A Field poll found that over half of all Californians expect Obamacare to strip many people of their existing health insurance coverage.
While the Sacramento Bee emphasized popular support for the law in the state — 53 percent of respondents said they supported Obamacare and 38 percent were opposed — drilling down into the results shows some ambivalence.
According to the poll, 46 percent said it wouldn’t significantly change their health coverage situation. Slightly more Californians said they would be worse off (26 percent) than better off (23 percent).
Fifty-four percent said they believed individuals would be forced to change their coverage.
This is despite claims from President Barack Obama himself that under the Affordable Care Act, “if you like your health care plan, you can keep your health care plan.”
A large number of Californian consumers will, in fact, have to change their health care plans once Obamacare is implemented in January. Several health care plans previously operating in California have declined to participate in the first experimental year of the Obamacare exchanges.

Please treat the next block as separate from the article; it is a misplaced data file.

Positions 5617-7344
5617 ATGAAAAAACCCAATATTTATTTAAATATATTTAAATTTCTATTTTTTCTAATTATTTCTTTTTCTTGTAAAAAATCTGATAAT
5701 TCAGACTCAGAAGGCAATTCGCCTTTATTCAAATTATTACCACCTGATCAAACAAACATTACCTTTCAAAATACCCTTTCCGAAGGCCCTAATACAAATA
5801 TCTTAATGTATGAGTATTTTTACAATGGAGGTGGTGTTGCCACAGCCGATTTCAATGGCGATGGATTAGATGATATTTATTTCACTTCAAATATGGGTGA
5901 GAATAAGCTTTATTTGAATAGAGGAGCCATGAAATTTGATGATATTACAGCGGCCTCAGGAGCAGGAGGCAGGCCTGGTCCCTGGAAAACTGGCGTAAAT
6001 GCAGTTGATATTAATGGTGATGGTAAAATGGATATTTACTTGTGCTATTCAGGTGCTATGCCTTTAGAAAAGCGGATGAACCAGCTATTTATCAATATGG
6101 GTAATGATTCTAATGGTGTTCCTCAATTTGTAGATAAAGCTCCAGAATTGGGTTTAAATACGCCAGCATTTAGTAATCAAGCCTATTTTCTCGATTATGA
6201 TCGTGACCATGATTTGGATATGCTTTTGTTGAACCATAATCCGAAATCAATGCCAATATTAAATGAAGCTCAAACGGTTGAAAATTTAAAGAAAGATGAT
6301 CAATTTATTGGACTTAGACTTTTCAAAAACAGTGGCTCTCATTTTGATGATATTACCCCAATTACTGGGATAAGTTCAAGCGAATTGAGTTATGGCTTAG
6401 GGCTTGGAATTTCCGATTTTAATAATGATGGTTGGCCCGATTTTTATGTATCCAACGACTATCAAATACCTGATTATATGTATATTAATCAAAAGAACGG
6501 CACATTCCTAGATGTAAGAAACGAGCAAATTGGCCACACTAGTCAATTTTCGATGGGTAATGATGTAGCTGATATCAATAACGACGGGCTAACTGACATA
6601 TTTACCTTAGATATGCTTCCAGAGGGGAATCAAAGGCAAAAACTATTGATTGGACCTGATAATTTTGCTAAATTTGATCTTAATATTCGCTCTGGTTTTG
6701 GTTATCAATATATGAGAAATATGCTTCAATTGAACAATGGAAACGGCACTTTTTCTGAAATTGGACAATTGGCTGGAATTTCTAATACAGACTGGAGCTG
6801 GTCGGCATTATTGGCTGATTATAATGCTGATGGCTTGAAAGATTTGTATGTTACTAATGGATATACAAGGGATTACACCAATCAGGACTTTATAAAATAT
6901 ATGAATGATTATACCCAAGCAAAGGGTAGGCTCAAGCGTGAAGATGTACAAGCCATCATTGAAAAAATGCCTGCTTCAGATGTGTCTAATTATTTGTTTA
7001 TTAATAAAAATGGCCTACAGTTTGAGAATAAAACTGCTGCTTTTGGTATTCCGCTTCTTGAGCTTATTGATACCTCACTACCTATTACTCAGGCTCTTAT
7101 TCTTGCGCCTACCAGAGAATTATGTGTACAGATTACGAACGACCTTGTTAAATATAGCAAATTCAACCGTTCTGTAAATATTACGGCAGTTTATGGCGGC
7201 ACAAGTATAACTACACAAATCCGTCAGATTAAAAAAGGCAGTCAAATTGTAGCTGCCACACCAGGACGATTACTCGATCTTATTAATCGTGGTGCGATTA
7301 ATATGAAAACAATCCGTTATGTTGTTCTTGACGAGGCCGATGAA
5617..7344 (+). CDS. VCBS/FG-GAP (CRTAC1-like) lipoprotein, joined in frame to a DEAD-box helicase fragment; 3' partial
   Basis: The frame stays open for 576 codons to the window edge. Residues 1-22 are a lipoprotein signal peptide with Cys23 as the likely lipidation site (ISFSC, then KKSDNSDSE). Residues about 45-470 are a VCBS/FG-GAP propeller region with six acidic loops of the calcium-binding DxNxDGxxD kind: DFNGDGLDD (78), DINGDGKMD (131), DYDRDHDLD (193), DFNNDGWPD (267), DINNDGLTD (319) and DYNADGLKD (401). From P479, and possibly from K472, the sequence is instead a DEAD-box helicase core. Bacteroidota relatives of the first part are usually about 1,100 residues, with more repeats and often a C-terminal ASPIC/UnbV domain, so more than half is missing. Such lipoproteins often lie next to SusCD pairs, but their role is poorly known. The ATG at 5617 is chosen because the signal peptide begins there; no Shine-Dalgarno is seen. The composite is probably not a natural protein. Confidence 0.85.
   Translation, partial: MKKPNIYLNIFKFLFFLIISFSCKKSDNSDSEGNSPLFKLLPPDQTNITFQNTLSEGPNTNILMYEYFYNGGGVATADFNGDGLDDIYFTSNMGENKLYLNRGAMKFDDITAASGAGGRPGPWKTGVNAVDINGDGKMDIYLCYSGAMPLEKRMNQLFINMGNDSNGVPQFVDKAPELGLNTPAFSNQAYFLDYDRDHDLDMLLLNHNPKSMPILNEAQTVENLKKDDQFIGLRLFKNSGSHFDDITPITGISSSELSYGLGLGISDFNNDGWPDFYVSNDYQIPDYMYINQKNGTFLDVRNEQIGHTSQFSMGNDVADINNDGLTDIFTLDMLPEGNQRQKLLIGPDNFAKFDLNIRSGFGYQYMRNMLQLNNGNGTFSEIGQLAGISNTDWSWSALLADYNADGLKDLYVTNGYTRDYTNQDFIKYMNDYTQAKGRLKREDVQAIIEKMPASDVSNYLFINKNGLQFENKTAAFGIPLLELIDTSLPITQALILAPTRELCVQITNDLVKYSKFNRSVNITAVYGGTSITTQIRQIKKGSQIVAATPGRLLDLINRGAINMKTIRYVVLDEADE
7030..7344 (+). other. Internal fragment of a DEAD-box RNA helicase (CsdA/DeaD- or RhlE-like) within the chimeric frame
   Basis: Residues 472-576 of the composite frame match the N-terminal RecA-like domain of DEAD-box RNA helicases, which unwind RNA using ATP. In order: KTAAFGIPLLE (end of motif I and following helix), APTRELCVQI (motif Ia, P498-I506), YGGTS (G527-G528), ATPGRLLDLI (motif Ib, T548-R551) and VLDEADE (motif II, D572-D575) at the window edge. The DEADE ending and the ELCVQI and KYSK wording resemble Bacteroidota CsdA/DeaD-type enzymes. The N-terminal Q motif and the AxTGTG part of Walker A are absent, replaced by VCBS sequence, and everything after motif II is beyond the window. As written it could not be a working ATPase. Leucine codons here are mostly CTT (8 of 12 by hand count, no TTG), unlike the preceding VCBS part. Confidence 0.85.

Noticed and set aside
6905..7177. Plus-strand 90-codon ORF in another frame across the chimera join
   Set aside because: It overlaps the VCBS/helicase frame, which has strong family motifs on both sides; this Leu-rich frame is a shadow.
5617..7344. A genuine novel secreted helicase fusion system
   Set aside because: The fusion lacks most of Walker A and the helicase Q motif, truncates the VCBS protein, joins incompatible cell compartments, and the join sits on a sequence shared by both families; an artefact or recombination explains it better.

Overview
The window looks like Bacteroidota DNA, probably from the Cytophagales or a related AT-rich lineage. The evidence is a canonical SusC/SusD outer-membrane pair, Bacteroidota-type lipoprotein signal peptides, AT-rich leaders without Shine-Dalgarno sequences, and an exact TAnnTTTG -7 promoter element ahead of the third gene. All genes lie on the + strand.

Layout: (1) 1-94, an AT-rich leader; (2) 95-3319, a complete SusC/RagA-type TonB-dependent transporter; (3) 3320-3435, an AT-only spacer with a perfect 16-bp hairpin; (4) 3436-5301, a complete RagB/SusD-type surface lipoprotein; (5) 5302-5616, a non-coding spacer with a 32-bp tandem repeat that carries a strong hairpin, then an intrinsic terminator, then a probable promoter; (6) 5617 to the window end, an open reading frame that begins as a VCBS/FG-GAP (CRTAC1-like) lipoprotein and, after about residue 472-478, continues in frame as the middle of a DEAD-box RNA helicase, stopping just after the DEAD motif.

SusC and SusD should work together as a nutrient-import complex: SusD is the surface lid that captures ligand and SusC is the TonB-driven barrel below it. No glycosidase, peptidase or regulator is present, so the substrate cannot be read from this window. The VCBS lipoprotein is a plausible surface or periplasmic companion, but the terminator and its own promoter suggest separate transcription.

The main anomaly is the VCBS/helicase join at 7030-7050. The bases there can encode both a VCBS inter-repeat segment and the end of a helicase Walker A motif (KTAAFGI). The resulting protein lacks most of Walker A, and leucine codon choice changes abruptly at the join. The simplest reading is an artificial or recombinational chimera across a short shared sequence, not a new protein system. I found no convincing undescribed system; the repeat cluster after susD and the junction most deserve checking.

Aetna’s and UnitedHealth Group’s exit dropped the largest block of customers, numbering at least 58,000 individuals now forced to find new health coverage.
The Ventura County Health Care Program, a small county-based program, recently announced that it would not participate in the California exchange either, despite initial excitement about Obamacare’s prospects. Another 10,000 individuals currently covered by the insurer will have to find a new plan.
Mark DiCamillo, the poll’s director, said public approval of Obamacare in the liberal state is tied to political loyalties more than feelings about the law. “This law is just highly charged politically. People have their opinions on it and are pretty stable,” he said.
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